John

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Sober Preacher's Kid

Presbymethegationalist
# 12699

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Quite, but Canberra never had the same power Ottawa has to tell State Governors what to do, the "Sockpuppet Power" being ruled out of the Oz Constitution.

Mind you, what Canberra gets away with anyway is the stuff of ardent Federalists' dreams up here.

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Barnabas62
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The declassified report is devastating.

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Augustine the Aleut
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# 1472

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Back to the electoral college-- the sister of an academic acquaintance served as an elector (she calls her a former electrix, perhaps having spent too many years as a classicist) in Michigan some years ago. I am just off FB chatting where I enquired if the sister believed herself to be an independent actor, or the voice of the people. The response came back that she was normally the latter, but reserved the right to be the former.

That the vote for Spotted Eagle was registered suggests that the possibility exists for the College to do its own thing, should circumstances require (e.g., a president-designate going totally batshit or committing a murder à la Francis Urquhart/Francis Underwood, or a vice-president-designate dropping into a coma).

Who knows how electors might have behaved if the Russian interference report had come out a month ago?

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Gee D
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# 13815

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quote:
Originally posted by Sober Preacher's Kid:
Quite, but Canberra never had the same power Ottawa has to tell State Governors what to do, the "Sockpuppet Power" being ruled out of the Oz Constitution.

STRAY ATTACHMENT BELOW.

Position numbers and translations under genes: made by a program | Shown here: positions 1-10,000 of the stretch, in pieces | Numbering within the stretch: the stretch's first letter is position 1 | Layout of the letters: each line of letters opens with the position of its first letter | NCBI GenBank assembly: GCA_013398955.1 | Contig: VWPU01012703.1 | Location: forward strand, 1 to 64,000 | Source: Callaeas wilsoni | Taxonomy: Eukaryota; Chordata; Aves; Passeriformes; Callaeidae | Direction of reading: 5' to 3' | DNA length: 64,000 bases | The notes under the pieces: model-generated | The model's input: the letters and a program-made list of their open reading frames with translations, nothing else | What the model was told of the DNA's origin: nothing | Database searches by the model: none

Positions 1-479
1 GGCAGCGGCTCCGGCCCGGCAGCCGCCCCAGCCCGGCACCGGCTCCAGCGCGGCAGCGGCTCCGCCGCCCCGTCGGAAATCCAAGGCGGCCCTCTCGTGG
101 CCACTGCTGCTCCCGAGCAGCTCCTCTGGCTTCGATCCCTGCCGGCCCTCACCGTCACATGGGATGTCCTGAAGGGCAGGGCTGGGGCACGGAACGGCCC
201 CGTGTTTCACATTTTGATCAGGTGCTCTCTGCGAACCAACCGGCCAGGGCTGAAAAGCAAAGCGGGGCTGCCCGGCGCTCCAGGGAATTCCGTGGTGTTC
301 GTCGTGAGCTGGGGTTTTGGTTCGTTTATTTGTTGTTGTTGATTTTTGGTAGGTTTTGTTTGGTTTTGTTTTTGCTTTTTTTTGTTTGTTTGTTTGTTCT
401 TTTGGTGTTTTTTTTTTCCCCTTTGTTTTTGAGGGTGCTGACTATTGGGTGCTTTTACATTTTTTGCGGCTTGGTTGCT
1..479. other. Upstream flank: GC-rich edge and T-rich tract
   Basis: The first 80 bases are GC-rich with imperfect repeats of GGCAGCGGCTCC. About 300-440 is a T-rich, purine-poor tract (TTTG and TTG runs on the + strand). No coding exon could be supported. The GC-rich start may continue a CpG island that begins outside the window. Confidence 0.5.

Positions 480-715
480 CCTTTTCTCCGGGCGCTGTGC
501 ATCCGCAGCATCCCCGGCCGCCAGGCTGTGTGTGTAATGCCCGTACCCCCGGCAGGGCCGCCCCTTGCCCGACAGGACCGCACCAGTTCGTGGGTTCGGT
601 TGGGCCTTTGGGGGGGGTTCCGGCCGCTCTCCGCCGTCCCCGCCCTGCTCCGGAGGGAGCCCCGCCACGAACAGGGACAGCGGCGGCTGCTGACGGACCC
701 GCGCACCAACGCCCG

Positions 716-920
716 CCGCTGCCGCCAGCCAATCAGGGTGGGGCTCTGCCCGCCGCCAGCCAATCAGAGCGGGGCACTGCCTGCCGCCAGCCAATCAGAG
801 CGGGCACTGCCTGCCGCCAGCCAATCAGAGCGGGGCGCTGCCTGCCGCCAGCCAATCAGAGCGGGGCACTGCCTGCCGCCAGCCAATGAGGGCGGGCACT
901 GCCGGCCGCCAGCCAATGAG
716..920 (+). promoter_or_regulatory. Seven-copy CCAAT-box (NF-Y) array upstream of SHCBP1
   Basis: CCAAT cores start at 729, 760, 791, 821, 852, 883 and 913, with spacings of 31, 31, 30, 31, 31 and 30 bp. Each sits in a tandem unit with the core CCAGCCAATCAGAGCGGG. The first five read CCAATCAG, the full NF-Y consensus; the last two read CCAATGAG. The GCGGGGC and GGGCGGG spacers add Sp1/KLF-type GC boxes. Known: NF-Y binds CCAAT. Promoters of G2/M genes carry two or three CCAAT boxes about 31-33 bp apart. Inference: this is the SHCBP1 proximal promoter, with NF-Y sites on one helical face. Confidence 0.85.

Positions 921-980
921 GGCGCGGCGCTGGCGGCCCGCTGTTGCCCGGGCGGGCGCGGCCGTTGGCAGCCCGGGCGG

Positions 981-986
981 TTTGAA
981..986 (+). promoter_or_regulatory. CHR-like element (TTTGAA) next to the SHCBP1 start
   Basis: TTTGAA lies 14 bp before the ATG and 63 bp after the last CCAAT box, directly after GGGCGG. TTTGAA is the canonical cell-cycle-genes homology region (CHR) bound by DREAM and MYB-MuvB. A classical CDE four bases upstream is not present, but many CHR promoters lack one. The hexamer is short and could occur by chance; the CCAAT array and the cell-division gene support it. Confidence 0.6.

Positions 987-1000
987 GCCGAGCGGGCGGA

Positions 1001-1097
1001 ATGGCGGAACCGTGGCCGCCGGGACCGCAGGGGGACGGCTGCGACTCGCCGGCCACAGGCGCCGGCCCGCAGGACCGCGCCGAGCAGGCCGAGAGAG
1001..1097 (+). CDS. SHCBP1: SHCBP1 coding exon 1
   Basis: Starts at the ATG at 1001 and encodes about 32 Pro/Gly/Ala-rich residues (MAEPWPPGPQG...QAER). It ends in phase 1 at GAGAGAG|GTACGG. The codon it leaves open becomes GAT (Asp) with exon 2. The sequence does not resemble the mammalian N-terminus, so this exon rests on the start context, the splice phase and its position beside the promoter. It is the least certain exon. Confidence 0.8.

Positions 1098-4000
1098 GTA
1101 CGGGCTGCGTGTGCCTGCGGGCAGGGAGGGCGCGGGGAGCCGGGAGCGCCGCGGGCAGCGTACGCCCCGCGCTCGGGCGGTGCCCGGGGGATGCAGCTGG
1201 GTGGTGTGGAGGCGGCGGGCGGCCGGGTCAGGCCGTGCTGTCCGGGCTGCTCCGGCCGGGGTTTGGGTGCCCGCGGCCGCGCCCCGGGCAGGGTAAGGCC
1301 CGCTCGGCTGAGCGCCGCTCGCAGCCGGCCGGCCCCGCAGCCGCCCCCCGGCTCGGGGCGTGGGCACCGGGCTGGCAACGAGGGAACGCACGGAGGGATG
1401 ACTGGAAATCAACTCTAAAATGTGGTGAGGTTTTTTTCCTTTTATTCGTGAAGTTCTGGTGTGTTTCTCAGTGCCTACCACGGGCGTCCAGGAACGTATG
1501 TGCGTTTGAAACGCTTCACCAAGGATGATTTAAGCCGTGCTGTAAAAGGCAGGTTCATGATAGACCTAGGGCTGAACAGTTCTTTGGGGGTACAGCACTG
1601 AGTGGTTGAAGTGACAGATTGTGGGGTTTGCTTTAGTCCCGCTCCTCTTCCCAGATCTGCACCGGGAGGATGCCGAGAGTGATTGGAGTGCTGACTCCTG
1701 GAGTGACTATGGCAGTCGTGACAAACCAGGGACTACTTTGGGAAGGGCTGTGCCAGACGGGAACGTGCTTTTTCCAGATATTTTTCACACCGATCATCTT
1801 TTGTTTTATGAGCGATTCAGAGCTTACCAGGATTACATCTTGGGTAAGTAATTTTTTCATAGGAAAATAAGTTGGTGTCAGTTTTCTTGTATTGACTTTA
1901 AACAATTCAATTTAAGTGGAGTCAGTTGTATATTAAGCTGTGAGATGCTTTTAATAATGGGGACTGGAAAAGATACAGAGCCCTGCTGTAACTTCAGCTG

Mind you, what Canberra gets away with anyway is the stuff of ardent Federalists' dreams up here.

Canberra has no power at all to tell (by which I assume you mean advise) the State Governors what to do. It has nothing at all to do with the Federal Constitution, but rather continuation of the relationship which the former colonies had with London. The GG is appointed by the Queen on the advice of the Prime Minister; the State Governors by the Queen on the advice of the State Premiers. There was a bit of "discussion" about this in the late 60's/early 70's as HM was none too taken with some of the State Premiers, for good reason, but the Commonwealth Office (ie the British Cabinet Minister holding that position, can't remember when it was merged with the Foreign Office) in London lost that one.

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Sober Preacher's Kid

Presbymethegationalist
# 12699

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No, I mean tell; Ottawa has the explicit constitutional power to issue Instructions to Lieutenant Governors and used this often enough prior to 1914.

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cliffdweller
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# 13338

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quote:
Originally posted by Augustine the Aleut:

Who knows how electors might have behaved if the Russian interference report had come out a month ago?

The electors DID ask to be briefed by the CIA re what info they did have. How forthcoming they were one can only guess.

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Brenda Clough
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# 18061

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This is terrifying. But OMG, it makes sense.

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Gee D
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quote:
Originally posted by Sober Preacher's Kid:
No, I mean tell; Ottawa has the explicit constitutional power to issue Instructions to Lieutenant Governors and used this often enough prior to 1914.

Could you point me in the direction of the power please? I can't find it on a quick skim through. Is it the PM, or rather the GG on advice who can exercise the power - from my reading of the Constitution, I'd say the latter.

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Augustine the Aleut
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# 1472

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quote:
Originally posted by Gee D:
quote:
Originally posted by Sober Preacher's Kid:
No, I mean tell; Ottawa has the explicit constitutional power to issue Instructions to Lieutenant Governors and used this often enough prior to 1914.

Could you point me in the direction of the power please? I can't find it on a quick skim through. Is it the PM, or rather the GG on advice who can exercise the power - from my reading of the Constitution, I'd say the latter.
The Governor General in Council, in sections 55 and 56 of the Constitution. A list of instances can be found here and with greater elegance in the late Honourable Eugene Forsey's study: